Microsoft announced today that there would be a price increase coming to Xbox Live Gold. Here in the United States it will be an extra $10 per year for Xbox Live Gold, making it $59.99 each time it renews. While it is common for the price of products to increase over time in many instances, there’s really no excuse for Microsoft to do it here, and it’s highly dubious given their statements back at E3 that ESPN would be coming to Xbox Live and that it would be free for Xbox Live Gold subscribers. Well now, ESPN hasn’t even hit yet and Microsoft is upping the price by $10 per year. Doesn’t it seem like we are indeed paying for ESPN, just through the back door rather than upfront?
What do we pay for when it comes to Xbox Live anyway? Let’s break it down.
Playing Games Online
When it comes to playing multiplayer games online, Xbox Live is nothing more than a matchmaking service. When you log into Xbox Live and go to play a FPS game or a racer, you’re not connecting to Microsoft servers, you’re actually being paired with other players and one of the gamers in your session will host the game on his Xbox. All the bandwidth during multiplayer gaming is being shouldered by the gamers through their own Internet connections, nothing passes through a Microsoft server. The expense for this part of the service isn’t even remotely near what we pay for Xbox Live.
You can use Twitter, Last.FM, and Facebook on you Xbox 360, but why should these be costing any money to either Microsoft or the end user? All three of those services are free ANYWHERE ELSE YOU CHOOSE TO USE THEM. I have all three on my cell phone, netbook, laptop, and desktop and I’ve never paid a cent for any of them. If these are part of the “value” Microsoft touts when talking about Xbox Live, the US Government should be talking about how much value they provide in the way of breathable oxygen in the atmosphere.
Access to Game Demos
Yeah, downloading these does use bandwidth on Microsoft’s end, but each one is basically a sales pitch to the gamer. The cost to Microsoft in bandwidth for a game demo is so minimal that if only 1 in 1,000 people that downloaded a demo bought the game, they still come out very much ahead in licensing fees to the 3rd party developer. You should not have to pay to be advertised to.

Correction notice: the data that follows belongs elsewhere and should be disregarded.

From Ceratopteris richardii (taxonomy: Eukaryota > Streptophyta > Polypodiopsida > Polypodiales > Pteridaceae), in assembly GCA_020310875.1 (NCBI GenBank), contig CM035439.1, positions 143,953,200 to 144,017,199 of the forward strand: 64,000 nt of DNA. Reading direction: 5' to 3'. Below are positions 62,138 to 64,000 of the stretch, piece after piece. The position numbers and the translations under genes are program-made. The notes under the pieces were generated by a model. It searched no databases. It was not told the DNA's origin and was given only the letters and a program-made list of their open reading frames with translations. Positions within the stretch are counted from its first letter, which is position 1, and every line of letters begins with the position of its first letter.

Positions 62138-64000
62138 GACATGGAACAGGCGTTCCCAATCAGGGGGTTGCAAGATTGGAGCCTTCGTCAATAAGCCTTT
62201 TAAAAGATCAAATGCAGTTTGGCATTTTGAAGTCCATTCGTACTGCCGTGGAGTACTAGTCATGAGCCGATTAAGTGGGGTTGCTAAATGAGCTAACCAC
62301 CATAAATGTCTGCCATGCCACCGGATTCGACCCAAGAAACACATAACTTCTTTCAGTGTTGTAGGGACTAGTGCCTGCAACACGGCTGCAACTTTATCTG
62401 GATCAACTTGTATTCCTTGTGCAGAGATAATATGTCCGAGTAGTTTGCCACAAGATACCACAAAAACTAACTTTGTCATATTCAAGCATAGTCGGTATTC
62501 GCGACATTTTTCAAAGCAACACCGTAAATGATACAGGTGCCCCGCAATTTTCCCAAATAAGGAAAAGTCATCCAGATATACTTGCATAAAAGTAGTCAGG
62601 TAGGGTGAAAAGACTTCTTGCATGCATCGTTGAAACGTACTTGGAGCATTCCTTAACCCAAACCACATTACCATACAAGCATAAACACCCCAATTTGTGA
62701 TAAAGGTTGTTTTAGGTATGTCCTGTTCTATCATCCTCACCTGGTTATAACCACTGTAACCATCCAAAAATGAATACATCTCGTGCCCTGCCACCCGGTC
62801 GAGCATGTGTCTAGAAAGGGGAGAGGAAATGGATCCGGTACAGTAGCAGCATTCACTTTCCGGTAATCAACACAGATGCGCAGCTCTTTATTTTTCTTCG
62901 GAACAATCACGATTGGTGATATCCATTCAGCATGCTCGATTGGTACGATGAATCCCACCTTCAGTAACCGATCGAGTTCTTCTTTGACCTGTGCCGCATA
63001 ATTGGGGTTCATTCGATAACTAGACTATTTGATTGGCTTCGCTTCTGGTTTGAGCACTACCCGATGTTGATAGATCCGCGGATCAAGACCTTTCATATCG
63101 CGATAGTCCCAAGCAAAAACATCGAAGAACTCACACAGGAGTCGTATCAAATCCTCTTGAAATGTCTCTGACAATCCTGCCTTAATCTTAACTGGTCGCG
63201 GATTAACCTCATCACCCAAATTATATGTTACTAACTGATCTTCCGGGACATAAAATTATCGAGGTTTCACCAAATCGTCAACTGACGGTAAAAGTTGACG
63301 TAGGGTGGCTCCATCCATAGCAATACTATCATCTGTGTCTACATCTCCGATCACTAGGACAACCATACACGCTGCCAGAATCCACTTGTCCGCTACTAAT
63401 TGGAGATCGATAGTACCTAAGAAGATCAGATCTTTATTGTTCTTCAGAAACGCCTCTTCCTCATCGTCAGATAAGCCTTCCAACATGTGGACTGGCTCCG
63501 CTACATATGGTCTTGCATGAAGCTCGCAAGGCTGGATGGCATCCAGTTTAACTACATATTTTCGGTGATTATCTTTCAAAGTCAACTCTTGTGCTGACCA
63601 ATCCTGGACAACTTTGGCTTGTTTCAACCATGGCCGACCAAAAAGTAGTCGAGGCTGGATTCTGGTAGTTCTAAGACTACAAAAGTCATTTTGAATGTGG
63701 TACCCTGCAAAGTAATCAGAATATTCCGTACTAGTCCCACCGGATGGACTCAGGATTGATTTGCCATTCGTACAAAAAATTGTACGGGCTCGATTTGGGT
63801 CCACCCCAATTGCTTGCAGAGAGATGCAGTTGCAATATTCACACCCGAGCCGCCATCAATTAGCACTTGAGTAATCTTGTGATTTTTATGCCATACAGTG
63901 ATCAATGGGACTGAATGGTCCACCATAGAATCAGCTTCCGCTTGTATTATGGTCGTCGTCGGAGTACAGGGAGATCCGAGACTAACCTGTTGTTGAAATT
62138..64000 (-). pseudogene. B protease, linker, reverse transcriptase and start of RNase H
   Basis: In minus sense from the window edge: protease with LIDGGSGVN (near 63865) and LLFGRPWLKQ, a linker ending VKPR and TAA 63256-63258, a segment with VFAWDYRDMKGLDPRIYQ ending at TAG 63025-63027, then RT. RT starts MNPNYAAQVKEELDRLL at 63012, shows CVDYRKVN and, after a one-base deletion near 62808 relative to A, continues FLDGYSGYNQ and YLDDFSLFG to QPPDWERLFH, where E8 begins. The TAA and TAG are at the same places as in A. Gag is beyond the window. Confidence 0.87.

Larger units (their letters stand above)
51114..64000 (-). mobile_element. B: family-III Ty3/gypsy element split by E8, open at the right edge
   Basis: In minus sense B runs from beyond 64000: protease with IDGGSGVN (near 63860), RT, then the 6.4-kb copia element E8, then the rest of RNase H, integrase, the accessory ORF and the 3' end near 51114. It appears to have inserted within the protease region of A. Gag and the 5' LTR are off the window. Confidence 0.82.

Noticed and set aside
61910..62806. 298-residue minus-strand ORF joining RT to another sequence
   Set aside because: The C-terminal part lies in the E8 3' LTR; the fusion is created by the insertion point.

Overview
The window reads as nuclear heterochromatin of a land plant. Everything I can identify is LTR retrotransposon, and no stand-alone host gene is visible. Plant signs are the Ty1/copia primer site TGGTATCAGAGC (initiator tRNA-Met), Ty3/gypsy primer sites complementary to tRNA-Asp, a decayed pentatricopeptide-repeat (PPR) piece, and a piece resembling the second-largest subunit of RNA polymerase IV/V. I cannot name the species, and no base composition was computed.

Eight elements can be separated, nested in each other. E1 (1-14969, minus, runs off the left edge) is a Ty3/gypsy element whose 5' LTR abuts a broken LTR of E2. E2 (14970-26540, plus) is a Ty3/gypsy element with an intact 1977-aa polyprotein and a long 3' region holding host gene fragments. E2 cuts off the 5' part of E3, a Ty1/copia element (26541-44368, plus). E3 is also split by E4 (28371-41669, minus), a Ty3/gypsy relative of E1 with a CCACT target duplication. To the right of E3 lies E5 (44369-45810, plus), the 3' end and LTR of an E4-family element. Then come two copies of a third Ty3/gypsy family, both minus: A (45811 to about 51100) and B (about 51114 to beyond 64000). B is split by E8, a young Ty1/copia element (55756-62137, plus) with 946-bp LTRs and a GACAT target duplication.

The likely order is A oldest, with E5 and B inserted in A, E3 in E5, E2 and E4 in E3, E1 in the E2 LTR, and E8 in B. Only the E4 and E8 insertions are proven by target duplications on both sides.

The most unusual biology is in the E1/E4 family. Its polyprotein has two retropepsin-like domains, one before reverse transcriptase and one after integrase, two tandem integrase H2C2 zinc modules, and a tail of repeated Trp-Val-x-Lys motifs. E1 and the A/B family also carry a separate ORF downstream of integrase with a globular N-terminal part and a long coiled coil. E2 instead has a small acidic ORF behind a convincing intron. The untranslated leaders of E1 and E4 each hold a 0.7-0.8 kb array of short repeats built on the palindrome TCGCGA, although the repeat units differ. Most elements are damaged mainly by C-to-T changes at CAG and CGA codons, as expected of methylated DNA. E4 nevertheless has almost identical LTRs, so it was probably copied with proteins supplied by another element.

Netflix and ESPN (ESPN is coming soon)
Netflix on Xbox 360 is still using yours and Netflix’s bandwidth to stream the videos to you. Microsoft’s role is to act as a 3rd party application to browse videos, and it’s not even the full catalog! If Microsoft is factoring this into the cost of XBL, it’s another ridiculous claim as you get a lesser experience on the 360 than you do on the Netflix.com site. You also still have to pay for your Netflix subscription independently from the Xbox Live Gold account. Like the PS3, Netflix should be free to use for all 360 owners. ESPN on the 360 is the same thing you can get for free online right now at ESPN3.com. Also, that will be limited to the same people who can already use it now. Check ESPN3.com to see if you can already use it. Again, this isn’t anything that should be costing Microsoft much, if anything.
Friends Lists and Profile Management
This is basically all Xbox Live does for you that they’re not actually making you do for yourself. Yes, Microsoft maintains space for your profile and your friends list, but that’s such minimal content that it’s silly to think that it costs them anything worth passing along to the consumer.
Add up everything there and it doesn’t really make any sense why Microsoft charges the $50 they do for Live and why they need to up it to $60. Also, Microsoft serves up advertisements to subscribers that can’t be filtered out, so despite adopting a paid subscription model, you still get nagged with ads that generate money for Microsoft. It’s a shame that PSN is so far behind in regards to overall quality of experience, because Xbox Live’s pricing is out of control. It was always bad, but we’ve dealt with it. At this point I am extremely dissatisfied with the “value” of Xbox Live and really hope that going forward Sony and Nintendo (fat chance) can catch up in their online support and force Microsoft to reevaluate their pricing scam, er, scheme.